Zimmer has been a heavily in-demand composer ever since he first started to get attention, and remains prolific into the 2020s, seeing as he won his second Best Original Score Oscar for his work on Dune (2021). While he hasn't won any Oscars for his work on Christopher Nolan's movies, it should be noted how great his scores for those films have been, with Oscar nominations for Inception, Interstellar, and Dunkirk.
Due to most of his scores being well over half a century old at this point, Dimitri Tiomkin isn't quite as much of a household name compared to other prolific composers nowadays. However, his work being older doesn't make it any less great or important, and he was recognized for it by getting 14 nominations for Best Original Score from the Oscars.
He earned three wins from these 14 nominations, with perhaps his greatest work being for 1952's High Noon. It's a suspenseful and tightly-paced Western/thriller about a marshal preparing to clash with a criminal he once imprisoned who's fresh out of jail, and Tiomkin's expertly written score helps build the tension before the final showdown remarkably.
If you watch a fair few American movies from the second half of the 20th century, you'll inevitably run into a Jerry Goldsmith score surprisingly fast. Goldsmith was indeed worthy of Oscar gold, as he deservedly won for the chilling score he wrote for 1976's The Omen, though his other 16 nominations didn't lead to wins.
It's unlucky to have so many nominations and only one win to show for it, but that doesn't dampen just how impressive Goldsmith's scores are. Some of his best work includes the music written for Papillon, Chinatown, Star Trek: The Motion Picture, and Poltergeist – all films that benefited immensely from Goldsmith's work on them.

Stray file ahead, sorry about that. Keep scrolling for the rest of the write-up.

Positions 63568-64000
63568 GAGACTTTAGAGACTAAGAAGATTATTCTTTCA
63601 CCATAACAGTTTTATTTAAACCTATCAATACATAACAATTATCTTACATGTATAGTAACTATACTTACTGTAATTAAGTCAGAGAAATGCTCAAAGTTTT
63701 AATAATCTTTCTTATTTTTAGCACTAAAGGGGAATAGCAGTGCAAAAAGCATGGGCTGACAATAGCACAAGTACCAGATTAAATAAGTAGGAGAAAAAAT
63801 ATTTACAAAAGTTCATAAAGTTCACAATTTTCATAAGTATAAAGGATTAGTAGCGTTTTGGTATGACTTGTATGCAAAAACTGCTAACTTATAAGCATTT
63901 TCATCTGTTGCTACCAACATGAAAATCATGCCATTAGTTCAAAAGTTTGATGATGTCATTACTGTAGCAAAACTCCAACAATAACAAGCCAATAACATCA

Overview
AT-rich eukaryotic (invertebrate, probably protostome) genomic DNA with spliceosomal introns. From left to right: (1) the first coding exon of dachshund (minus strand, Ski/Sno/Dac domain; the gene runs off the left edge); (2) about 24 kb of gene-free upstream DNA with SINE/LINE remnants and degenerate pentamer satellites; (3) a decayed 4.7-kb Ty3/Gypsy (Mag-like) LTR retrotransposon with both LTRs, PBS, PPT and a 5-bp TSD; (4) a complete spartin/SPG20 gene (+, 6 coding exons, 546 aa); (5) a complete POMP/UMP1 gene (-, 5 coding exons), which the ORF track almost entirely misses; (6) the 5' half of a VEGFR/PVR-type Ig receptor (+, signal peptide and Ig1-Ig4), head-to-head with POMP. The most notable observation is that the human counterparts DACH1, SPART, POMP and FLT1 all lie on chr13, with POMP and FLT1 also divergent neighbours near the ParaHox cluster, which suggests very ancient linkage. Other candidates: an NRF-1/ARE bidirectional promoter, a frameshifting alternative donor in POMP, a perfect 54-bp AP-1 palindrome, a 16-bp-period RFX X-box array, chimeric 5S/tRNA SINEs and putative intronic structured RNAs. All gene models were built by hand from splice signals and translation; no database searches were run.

An individual would have to be prolific to earn more than 20 Oscar nominations, but Max Steiner was a prolific composer and then some. Between 1929 and 1965, he racked up about 240 credits, which neatly works out as one nomination for every 10 scores, on average.
Not only could he deliver scores when it came to quantity, but his music was frequently of high quality, too. Some of the most beloved and well-known films from Hollywood's Golden Age (like Casablanca, King Kong, and Gone with the Wind) had scores composed by Steiner, making him undoubtedly one of the most important film composers from the first half of the 20th century.
According to some, there are three godfathers of film music during Hollywood's Golden Age. Two were the aforementioned Dimitri Tiomkin and Max Steiner, and the third was Alfred Newman. Of the three, he easily earned the most nominations for Best Original Score, with 43 of his works getting included among the nominees for the prize during his approximately 40-year-long career.
He may not quite have the most nominations for Best Original Score, but he does have the most wins for any individual composer, with nine trophies to his name. It's easy to see why he was a pioneer in the field of composing music for film, and has two sons who have also been nominated for Oscars for their compositions (Thomas Newman and David Newman).
Standing above the competition with close to 50 nominations for Best Original Score, John Williams is undeniably a towering figure in the world of film composers. He's won five Oscars from those 47 nominations and has honestly composed too many iconic scores to count (including for franchises like Star Wars, Indiana Jones, and Harry Potter).
He's composed the scores for most of Steven Spielberg's movies, too, with their composer/director partnership being one of the greatest in film history. Now in his 90s, it had been reported that 2023 would be the year he finally retired, yet apparently, the announcement was premature. As such, it's entirely possible that Williams could one day break 50 nominations for Best Original Score, which would naturally be unprecedented, and naturally a beyond remarkable achievement.
NEXT: The Longest Best Picture Winners of All Time, Ranked by Runtime
Jeremy is an omnivore when it comes to movies. He’ll gladly watch and write about almost anything, from old Godzilla films to gangster flicks to samurai movies to classic musicals to the French New Wave to the MCU. When he’s not writing lists for Collider, he also likes to upload film reviews to his Letterboxd profile (username: Jeremy Urquhart) and Instagram account.